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  • Aug 22, 2014
  • Updated: 9:08am
Hong Kong snake encounters
NewsHong Kong

Pet dog crushed to death by python in second attack in two weeks

Owners advised to keep pets on leash as five-metre-long snake attacks dog in second such incident in Sai Kung countryside in two weeks

PUBLISHED : Monday, 19 May, 2014, 5:07am
UPDATED : Thursday, 19 June, 2014, 10:55am

A pet dog has been crushed to death in front of its owner and her two young children in the second attack by a huge python in Sai Kung West Country Park in less than a fortnight.

Katie Heyring told of how her family pet, Charlie, was killed by the five-metre-long snake as she was out walking near Pak Tam Chung with son Kaspar, five, and daughter Kaia, seven, and their four other dogs on Saturday.

Heyring, an art dealer from Britain, said they had tried to fight off the huge python by hitting it with a walking stick, but when she realised her dog had died, she was forced to leave it in the snake's grip and return home with her children, aged five and seven, and other dogs.

The incident comes a fortnight after a couple fought off a python that had attacked their dog in the same country park. The spot is also very close to where three other such attacks on dogs - one of them fatal - have occurred since 2006.

Now Heyring, 41, is urging dog owners not to let their pets off the leash while out walking in the countryside. She said she and her children and pets were 20 minutes down a path that forked off from the Family Trail when the python struck.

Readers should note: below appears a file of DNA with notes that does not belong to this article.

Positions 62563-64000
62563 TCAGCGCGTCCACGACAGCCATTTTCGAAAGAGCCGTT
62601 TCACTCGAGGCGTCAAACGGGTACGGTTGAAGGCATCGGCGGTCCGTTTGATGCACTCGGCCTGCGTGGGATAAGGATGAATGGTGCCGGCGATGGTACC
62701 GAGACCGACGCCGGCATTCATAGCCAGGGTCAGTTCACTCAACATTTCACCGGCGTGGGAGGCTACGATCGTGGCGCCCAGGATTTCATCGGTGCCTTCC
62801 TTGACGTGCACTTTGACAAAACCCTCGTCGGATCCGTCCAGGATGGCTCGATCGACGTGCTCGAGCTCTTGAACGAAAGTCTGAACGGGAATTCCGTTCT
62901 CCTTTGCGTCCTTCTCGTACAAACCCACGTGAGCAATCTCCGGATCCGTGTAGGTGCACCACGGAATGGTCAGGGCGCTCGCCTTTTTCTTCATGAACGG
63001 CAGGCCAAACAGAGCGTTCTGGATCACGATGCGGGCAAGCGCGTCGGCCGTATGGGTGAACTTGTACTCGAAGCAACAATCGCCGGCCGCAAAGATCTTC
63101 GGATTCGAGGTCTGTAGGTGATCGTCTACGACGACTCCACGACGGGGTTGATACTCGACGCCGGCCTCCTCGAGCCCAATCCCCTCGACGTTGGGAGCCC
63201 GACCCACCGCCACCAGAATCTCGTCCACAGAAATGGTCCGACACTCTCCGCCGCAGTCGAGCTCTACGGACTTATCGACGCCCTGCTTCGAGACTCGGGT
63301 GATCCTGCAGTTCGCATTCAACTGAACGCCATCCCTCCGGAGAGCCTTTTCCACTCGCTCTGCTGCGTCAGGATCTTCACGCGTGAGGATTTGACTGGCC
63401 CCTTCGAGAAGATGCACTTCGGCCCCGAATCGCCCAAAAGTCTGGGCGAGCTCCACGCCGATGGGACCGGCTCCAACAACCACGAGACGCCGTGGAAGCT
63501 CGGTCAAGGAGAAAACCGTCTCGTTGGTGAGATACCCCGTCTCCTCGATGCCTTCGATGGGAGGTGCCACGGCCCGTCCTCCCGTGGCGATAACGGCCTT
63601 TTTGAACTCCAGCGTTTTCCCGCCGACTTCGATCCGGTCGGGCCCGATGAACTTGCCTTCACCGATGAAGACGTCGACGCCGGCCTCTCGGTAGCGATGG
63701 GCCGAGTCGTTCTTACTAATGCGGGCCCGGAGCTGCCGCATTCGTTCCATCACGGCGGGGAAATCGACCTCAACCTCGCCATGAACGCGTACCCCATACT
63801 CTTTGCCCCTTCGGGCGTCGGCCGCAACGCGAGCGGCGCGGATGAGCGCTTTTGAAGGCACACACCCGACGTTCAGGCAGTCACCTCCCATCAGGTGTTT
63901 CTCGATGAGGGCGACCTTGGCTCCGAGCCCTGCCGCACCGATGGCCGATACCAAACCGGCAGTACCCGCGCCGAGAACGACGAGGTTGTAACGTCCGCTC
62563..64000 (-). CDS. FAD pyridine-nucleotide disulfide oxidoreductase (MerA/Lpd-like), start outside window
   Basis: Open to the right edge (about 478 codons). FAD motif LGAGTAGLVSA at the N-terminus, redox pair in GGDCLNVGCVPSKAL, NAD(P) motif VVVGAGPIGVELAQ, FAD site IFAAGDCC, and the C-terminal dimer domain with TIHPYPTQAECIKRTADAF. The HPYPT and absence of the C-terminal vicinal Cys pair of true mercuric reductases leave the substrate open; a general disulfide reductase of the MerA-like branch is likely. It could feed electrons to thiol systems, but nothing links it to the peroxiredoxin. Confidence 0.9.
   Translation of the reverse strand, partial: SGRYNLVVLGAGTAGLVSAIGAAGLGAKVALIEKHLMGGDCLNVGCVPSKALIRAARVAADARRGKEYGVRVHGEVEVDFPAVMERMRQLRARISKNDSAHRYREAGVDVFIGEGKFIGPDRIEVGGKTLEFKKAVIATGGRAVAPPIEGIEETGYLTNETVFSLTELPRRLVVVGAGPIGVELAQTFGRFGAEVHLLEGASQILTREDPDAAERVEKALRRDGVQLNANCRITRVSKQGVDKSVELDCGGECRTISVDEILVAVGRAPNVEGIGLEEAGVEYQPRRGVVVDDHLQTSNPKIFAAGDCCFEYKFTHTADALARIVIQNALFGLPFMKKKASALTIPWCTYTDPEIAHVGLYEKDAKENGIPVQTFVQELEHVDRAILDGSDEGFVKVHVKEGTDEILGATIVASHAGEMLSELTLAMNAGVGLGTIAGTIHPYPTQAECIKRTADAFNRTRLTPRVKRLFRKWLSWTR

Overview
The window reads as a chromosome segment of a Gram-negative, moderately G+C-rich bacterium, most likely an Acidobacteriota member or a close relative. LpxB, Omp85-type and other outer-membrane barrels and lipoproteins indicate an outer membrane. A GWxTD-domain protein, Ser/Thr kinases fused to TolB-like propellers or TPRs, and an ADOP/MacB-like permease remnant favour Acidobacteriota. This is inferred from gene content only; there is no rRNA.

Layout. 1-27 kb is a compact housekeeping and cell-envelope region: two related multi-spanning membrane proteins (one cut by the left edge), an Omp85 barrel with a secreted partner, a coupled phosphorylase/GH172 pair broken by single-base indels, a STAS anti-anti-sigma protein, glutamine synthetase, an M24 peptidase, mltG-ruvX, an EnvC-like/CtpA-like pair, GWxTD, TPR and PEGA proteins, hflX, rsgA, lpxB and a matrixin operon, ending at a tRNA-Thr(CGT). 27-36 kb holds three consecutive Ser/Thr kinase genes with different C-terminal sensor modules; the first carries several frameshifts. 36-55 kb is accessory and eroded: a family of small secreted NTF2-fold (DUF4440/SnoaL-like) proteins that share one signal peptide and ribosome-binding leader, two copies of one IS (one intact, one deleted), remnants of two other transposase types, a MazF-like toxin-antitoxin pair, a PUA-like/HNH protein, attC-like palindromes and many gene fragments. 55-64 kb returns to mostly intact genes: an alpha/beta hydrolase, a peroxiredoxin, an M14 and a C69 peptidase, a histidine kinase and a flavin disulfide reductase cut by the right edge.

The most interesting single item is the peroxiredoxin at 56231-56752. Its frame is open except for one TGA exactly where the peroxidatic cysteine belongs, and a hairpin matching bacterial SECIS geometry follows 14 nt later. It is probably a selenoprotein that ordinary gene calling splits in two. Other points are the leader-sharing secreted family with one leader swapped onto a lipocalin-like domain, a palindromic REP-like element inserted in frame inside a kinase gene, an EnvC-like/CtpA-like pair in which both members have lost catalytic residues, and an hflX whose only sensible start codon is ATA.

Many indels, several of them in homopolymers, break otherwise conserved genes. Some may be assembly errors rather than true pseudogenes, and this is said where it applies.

"It was massive … easily about five metres, because Charlie was a big dog of about 28kg," Heyring said. "It happened so quickly [within] a few seconds."

She said she hit the python with a walking stick, but the more she did so, the more the snake constricted around the dog.

"It was terrifying. The children were screaming and the other dogs were barking," she said.

"After about a minute, Charlie stopped squealing and I knew that was it … We are all very upset. Charlie was about 18 months old and a lovely dog."

Heyring, who has lived in Hong Kong for two years, said she later returned to the spot with police, but there was no sign of the python nor her dog.

"It was horrific to witness it and to feel so helpless," she said. "I had my husband's diving knife in the backpack because I had read about the previous snake attack, but the python was just colossal and I was so scared it would turn on the kids. My youngest is about Charlie's size."

Dave Willott, a snake catcher in Sai Kung, said the python that attacked Charlie could be the same snake behind the three previous attacks. He advised dog owners to keep their pets on the leash while out in the countryside as pythons were ambush predators that lay in wait for prey.

He also suggested keeping handy a small bottle of alcohol, which could be sprayed at or poured into the python's mouth or nose to make it loosen its grip.

An Agriculture, Fisheries and Conservation Department spokesman yesterday said it had not received any report of the incident and that it would contact the dog owner for information.

There have been at least two reported python attacks in recent weeks. Pet owner Courtney Link saved her dog, which was bitten by a five-metre-long python, by stabbing the snake with a pocket knife.

In Quarry Bay, a Burmese python ended up on the promenade, much to residents' alarm, after torrential rains may have washed it down the hillsides. Non-venomous but with a powerful grip, the snake bit a handler in the leg as it was being taken away to a wildlife sanctuary last week.


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This article is now closed to comments

Replace neighbors with owners
The owners who let their dogs roam the islands should be arrested